Over Valentine’s weekend, my husband and I shamelessly powered through the second season of Amazon’s award-winning series Mozart in the Jungle. Luckily, we share similar tastes in movies and TV, so agreeing on a binge-worthy series is pretty painless for us. Similar tastes in TV shows and music certainly make it easier for couples to enjoy content together. Naturally, many singles look to a potential partner’s tastes in films, music or shows as markers of compatibility or incompatibility.

Netflix recently commissioned a study that found 58% of Millennial-aged US Netflix subscribers use their favorite shows and movies as guideposts for compatibility. What’s more, half said sharing a Netflix password means the relationship is serious, and 17% won’t share their Netflix password until they get engaged. It seems as if the Netflix password is the modern-day equivalent of an apartment key. Sharing a Netflix password requires a significant level of trust, perhaps because our viewing history and preferences expose so much about who we are.

The Netflix password is the modern-day equivalent of an apartment key

Mintel Comperemedia’s 2016 Telecommunications Trend Content Overload highlights a growing marketplace of content sources, through which consumers must navigate to find the videos, music, and more that are most important and relevant to them. Perhaps it is this very process of piecing together specific content that makes our specific combination so revealing about us as individuals. The fact that the content we consume can be so revealing opens up the opportunity for providers to offer a highly personalized experience for their customers. When the data is used well, the service will seem to know us, and will serve up meaningful content. In fact, looking ahead, we are likely to see improved ways that content providers use the data they have about our likes and dislike to match us up with all sorts of experiences that could be meaningful for them.

Spotify is one provider that already has a history of doing this. Through its Concerts feature, for instance, the music provider matches its customers up with concerts relevant to their musical tastes and geographic location. But leading up to Valentine’s Day, Spotify took personalization to the next level by matching up singles with others sharing similar tastes in music. Yes, Spotify became a temporary online matchmaker.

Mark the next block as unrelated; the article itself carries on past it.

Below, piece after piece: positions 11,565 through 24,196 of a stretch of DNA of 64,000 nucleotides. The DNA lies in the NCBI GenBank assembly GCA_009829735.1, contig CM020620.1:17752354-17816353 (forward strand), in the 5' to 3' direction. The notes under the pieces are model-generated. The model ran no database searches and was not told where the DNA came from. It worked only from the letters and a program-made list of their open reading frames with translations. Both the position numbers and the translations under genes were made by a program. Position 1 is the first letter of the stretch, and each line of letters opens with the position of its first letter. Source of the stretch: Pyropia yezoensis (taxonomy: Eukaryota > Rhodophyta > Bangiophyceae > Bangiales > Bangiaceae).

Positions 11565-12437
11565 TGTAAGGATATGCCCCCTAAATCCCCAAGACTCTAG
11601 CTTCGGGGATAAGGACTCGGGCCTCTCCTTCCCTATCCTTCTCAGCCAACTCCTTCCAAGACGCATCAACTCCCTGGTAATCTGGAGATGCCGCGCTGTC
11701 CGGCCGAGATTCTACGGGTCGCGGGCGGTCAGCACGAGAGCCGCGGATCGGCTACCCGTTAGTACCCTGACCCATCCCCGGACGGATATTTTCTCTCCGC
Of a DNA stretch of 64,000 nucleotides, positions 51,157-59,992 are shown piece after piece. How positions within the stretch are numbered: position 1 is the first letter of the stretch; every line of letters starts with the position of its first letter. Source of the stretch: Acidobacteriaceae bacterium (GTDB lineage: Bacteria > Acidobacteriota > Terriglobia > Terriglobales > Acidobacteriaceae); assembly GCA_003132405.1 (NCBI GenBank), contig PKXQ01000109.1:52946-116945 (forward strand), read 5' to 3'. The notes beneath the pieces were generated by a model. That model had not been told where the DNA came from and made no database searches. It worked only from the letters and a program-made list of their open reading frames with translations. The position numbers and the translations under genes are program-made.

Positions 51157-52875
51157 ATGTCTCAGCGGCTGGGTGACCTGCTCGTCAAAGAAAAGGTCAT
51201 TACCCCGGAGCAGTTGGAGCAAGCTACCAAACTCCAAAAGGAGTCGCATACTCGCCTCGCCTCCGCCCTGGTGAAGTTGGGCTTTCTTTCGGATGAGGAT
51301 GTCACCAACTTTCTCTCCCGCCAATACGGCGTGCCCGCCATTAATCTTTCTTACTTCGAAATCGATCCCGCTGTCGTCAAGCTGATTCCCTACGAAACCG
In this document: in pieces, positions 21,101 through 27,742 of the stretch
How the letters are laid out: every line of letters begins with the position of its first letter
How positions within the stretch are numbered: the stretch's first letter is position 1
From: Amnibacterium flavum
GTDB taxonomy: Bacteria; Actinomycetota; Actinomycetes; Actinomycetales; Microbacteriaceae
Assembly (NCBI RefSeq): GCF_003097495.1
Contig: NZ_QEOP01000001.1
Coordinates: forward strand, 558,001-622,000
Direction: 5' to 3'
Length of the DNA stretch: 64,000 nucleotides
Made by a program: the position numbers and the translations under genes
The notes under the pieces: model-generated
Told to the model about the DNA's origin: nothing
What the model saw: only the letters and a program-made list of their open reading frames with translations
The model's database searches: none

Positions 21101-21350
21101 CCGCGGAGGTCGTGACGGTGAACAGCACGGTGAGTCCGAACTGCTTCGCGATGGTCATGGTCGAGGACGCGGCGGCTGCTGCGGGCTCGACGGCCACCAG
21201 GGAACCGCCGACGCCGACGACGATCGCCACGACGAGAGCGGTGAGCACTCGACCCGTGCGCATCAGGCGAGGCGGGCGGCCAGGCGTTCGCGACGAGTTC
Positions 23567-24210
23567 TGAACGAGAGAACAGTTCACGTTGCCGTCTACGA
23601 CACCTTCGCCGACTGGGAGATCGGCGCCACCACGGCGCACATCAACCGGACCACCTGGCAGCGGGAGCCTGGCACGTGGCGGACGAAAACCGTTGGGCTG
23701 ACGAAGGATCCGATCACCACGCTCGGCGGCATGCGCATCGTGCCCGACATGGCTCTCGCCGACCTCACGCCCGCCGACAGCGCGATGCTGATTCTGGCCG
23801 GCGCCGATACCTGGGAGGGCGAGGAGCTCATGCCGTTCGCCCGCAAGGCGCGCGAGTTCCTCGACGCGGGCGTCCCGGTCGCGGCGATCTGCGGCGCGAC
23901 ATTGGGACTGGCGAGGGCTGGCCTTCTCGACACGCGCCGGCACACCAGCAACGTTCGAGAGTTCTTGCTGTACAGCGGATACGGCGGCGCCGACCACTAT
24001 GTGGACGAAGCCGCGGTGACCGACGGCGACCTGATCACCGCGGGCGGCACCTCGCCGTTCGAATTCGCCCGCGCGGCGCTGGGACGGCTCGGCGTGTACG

Compere pic
Spotify email to customers encouraging them to create a musical love note.

Teaming up with Belgian developer Appstrakt, Spotify offered a microsite where subscribers could sign in through their accounts to answer questions about where they live and which bands they like or don’t like. The app then matched users with singles sharing compatible musical preferences. The service was targeted at a niche group only—singles working in ad agencies—and Spotify said the matchmaking capabilities would not become a permanent addition to its service.

In the spirit of romance, Spotify also helped its paired-up members send a musical Valentine’s message to a significant other, by turning a brief love note into a personalized playlist for their sweetheart. Spotify emailed subscribers ahead of the Valentine’s weekend, inviting them to “pick how hot the songs would be, tune the genres, and then write your heart out.” Afterward, Spotify used the customer’s preferences to select love songs whose titles would transform the subscriber’s note into an acrostic poem.

As we spend more and more time online, we leave a digital footprint that can be just as insightful, perhaps more so, than the collection of items we amass in our homes. This is evident in the level of intimacy Millennials require of their relationships before sharing their Netflix password. Yet, providers have ready access to all of this information and can quickly know their customers’ tastes and behaviors through the massive amounts of data they are collecting.

When used well, this data opens the door for providers to offer a better, tailored, more memorable experience for their customers. Matching the information appropriately with other opportunities or services can help providers expand their experience beyond the digital platform itself. In this marketplace, crowded with content providers, it may just be the unexpected methods of matchmaking that make a brand stand out.

 

Emily Groch is Mintel Comperemedia’s Director of Insights, Telecommunications. She provides omni-channel marketing analysis and competitive insights to wireless, TV, internet, over-the-top, and home security service providers across the US and Canada.

 

 

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